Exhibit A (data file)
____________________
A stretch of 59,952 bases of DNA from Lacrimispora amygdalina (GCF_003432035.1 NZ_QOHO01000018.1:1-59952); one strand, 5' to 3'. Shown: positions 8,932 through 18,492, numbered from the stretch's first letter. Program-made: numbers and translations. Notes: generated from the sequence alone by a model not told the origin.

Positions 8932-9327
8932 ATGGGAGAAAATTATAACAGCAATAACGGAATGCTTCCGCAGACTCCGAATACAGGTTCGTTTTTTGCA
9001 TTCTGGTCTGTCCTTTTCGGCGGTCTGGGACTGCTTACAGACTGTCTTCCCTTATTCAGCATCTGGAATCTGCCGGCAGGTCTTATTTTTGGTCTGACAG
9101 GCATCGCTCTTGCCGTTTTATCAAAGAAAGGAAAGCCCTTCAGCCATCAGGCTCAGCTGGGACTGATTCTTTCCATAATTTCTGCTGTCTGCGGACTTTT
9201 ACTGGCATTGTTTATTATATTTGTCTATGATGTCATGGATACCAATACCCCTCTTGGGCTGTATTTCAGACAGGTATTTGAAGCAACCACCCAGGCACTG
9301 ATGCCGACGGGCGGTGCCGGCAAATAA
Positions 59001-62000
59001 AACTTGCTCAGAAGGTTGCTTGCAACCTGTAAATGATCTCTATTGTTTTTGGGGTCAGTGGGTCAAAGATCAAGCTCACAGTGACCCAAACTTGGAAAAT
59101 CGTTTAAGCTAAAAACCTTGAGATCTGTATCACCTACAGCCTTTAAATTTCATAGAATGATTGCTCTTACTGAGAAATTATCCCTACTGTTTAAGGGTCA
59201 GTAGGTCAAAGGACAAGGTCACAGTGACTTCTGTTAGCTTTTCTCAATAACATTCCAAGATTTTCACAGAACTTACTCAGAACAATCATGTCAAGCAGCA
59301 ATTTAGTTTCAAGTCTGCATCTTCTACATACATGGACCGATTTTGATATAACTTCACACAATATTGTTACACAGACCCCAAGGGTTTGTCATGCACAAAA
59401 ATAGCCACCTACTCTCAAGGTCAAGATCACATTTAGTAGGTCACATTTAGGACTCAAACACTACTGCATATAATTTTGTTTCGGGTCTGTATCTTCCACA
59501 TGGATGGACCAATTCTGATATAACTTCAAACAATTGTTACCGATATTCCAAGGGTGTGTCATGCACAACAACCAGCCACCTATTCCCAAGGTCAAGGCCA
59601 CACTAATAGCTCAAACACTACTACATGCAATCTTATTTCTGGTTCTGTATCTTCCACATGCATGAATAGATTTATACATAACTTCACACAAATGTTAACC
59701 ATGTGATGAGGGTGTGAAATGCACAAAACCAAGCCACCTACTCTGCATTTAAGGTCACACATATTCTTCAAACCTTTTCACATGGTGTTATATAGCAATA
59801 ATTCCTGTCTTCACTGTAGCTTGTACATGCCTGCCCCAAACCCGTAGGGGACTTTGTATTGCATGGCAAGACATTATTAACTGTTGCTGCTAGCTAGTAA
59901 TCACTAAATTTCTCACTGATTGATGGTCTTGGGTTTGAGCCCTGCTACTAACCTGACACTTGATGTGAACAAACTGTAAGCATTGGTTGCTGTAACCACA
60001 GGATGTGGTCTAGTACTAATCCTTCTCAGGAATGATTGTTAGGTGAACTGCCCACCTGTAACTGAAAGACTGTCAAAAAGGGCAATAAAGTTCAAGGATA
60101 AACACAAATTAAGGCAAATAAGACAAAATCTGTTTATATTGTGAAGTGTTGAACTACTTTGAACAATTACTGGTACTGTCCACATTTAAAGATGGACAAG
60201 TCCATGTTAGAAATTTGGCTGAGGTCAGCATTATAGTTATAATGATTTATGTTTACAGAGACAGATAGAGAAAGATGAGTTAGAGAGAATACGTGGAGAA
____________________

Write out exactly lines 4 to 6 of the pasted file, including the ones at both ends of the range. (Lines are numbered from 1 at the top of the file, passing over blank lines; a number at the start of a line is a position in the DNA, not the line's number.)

9001 TTCTGGTCTGTCCTTTTCGGCGGTCTGGGACTGCTTACAGACTGTCTTCCCTTATTCAGCATCTGGAATCTGCCGGCAGGTCTTATTTTTGGTCTGACAG
9101 GCATCGCTCTTGCCGTTTTATCAAAGAAAGGAAAGCCCTTCAGCCATCAGGCTCAGCTGGGACTGATTCTTTCCATAATTTCTGCTGTCTGCGGACTTTT
9201 ACTGGCATTGTTTATTATATTTGTCTATGATGTCATGGATACCAATACCCCTCTTGGGCTGTATTTCAGACAGGTATTTGAAGCAACCACCCAGGCACTG